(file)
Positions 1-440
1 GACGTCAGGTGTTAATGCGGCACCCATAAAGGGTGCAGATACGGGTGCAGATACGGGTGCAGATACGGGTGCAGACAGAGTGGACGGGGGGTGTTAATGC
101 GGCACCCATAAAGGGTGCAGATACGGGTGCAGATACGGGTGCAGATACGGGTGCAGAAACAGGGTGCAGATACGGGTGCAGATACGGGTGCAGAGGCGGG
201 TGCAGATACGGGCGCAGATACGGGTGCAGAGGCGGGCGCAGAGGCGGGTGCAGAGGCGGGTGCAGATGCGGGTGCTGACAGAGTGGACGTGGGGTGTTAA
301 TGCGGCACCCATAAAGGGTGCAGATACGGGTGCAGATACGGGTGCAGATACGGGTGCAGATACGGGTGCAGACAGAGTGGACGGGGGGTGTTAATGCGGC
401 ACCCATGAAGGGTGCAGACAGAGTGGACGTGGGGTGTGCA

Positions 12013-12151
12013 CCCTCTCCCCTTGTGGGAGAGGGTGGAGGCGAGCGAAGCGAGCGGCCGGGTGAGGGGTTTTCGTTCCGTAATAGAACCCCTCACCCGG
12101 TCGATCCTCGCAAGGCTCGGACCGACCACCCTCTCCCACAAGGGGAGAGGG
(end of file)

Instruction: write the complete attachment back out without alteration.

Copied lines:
Positions 1-440
1 GACGTCAGGTGTTAATGCGGCACCCATAAAGGGTGCAGATACGGGTGCAGATACGGGTGCAGATACGGGTGCAGACAGAGTGGACGGGGGGTGTTAATGC
101 GGCACCCATAAAGGGTGCAGATACGGGTGCAGATACGGGTGCAGATACGGGTGCAGAAACAGGGTGCAGATACGGGTGCAGATACGGGTGCAGAGGCGGG
201 TGCAGATACGGGCGCAGATACGGGTGCAGAGGCGGGCGCAGAGGCGGGTGCAGAGGCGGGTGCAGATGCGGGTGCTGACAGAGTGGACGTGGGGTGTTAA
301 TGCGGCACCCATAAAGGGTGCAGATACGGGTGCAGATACGGGTGCAGATACGGGTGCAGATACGGGTGCAGACAGAGTGGACGGGGGGTGTTAATGCGGC
401 ACCCATGAAGGGTGCAGACAGAGTGGACGTGGGGTGTGCA

Positions 12013-12151
12013 CCCTCTCCCCTTGTGGGAGAGGGTGGAGGCGAGCGAAGCGAGCGGCCGGGTGAGGGGTTTTCGTTCCGTAATAGAACCCCTCACCCGG
12101 TCGATCCTCGCAAGGCTCGGACCGACCACCCTCTCCCACAAGGGGAGAGGG